An article from Fast Company magazine tackled the issue of making adult friendships.

It stated that while social circles increase through early adulthood, friendship networks peak and start to decrease as you move through your twenties, according to a 2013 study published in Psychological Bulletin.  Researchers found that the drop in friendships was often due to marriage, parenthood, and a desire to focus on closer relationships.

Unfortunately close relationships aren’t guaranteed to last; a study by Utrecht University.  It found that we lose half our close friends every seven years and replace them with new relationships.

Factors include life changes such as moves, career transitions, relationship changes, and different life stages bring a shift in our friendships and frequently leave people  drifting apart. Researchers at BYU found that having too few friends is the equivalent mortality risk to smoking 15 cigarettes a day and is riskier than obesity.

"When friendships themselves are healthy, they relieve stress, which is extremely beneficial for health. Most people find it hard to create a deep and meaningful friendship in adulthood, but it’s not so hard if you know what to do." says Robert Epstein, of the American Institute for Behavior Research and Technology.
 
To cultivate new friends, a person needs consistency. People like to have friends around for whom they can count on in good times and bad. In children, it is almost automatic because you go to school, summer camp and play outside with the other kids in the neighborhood until dinner is ready. Adults rarely have that kind of consistency outside of work.

Counselors suggests joining groups that meet on a regular basis, such as a associations, networking groups, book clubs, classes and workshop because when you join a group, the consistency is built in; people are already showing up without you having to invite them.

The trick is that the friendship is limited to its "container"—the group—until someone initiates gathering outside of it.  If friendships aren’t practiced outside of the container, they will most die when the activity or class ends. In other words, being friendly within the confines of a group does not equate to true friendship until you move a relationship outside the parameters of the initial contact group.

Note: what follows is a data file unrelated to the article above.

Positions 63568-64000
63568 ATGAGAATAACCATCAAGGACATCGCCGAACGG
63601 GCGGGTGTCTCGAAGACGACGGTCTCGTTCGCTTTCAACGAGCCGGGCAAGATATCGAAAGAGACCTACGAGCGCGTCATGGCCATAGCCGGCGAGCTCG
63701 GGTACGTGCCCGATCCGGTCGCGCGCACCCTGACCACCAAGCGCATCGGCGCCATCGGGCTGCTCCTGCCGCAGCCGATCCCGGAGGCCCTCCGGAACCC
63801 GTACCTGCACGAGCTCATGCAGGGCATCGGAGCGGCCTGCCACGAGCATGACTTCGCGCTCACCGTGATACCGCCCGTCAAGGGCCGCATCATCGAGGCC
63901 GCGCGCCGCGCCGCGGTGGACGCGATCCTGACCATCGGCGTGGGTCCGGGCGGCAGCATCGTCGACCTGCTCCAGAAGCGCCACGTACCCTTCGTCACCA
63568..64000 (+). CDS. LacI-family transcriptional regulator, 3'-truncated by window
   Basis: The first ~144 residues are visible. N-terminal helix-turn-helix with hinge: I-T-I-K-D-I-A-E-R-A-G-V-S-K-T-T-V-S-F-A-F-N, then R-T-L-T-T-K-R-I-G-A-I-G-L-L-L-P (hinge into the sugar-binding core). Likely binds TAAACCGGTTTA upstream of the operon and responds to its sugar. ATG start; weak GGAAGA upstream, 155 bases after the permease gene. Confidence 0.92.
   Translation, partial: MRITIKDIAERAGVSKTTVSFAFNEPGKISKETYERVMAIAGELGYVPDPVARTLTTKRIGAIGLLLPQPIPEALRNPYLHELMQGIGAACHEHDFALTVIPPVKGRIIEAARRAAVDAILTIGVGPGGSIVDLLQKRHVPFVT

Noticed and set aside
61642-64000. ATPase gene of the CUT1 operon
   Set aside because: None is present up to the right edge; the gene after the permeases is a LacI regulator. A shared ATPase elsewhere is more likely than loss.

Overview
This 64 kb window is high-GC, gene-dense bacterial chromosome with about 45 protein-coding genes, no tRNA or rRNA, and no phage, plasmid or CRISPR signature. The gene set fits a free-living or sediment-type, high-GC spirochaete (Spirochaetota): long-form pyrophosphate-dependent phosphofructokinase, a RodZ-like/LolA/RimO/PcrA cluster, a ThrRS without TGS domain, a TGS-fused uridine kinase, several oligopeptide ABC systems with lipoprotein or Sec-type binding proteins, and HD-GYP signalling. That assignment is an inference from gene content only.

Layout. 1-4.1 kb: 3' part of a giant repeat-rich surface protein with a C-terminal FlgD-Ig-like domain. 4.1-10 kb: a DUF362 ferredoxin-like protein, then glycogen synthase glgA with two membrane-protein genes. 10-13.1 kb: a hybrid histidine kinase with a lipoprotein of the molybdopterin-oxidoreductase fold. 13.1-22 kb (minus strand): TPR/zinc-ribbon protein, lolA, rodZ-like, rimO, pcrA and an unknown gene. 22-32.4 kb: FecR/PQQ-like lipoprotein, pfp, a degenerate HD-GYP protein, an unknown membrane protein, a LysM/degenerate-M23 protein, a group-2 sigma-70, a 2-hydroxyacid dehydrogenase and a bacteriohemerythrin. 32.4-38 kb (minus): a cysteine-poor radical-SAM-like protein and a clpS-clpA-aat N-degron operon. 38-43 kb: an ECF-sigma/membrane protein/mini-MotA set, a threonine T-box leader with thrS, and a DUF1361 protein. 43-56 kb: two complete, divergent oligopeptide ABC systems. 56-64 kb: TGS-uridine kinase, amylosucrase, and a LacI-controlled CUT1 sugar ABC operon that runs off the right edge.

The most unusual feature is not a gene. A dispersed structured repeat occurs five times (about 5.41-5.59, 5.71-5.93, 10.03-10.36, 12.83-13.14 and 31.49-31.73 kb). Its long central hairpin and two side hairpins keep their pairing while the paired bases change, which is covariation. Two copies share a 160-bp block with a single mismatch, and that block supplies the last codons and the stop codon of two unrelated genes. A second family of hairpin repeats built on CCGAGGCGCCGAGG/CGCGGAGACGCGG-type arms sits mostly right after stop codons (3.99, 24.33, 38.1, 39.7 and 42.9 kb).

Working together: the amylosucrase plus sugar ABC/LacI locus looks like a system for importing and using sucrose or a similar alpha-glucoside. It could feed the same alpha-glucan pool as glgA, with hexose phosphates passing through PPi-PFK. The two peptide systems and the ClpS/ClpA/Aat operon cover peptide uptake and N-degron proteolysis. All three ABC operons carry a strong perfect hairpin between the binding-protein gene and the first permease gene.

Counselors also think that one can use  friendship containers as long as possible, but the goal is to move out of them. Start small. Invite work friends out for lunch, happy hour or over to watch the game. The idea is to practice doing other stuff together, and glue more pieces of your lives to each other,. It can take six to eight experiences with someone before you feel like you made a friend.

To deepen relationships, research says you must be willing to be open yourself up to personal topics and disclosures. Vulnerability is the key to emotional bonding, without which relationships tend to feel superficial and meaningless.

Children are naturally put into situations in which they feel vulnerable, such as school, sporting events or on stage in front of a crowded room of parents and classmates. Adults should look for similar scenarios.

If you can put yourself and potential friends in a place of vulnerability, people tend feel needy and provide occasions for other people to provide comfort or support. An example would be to volunteer or get part-time work at a hospital or a charity.

There are times where life circumstances can lead to friendships. A single experience—such as meeting on a vacation—can produce a deep friendship that lasts a lifetime because the experience itself opens people up to share their experiences, opinions and goals. Strangers that become humanized in the eye of someone are no longer strangers. The mind's protective mechanism for protecting against danger is muted by trust.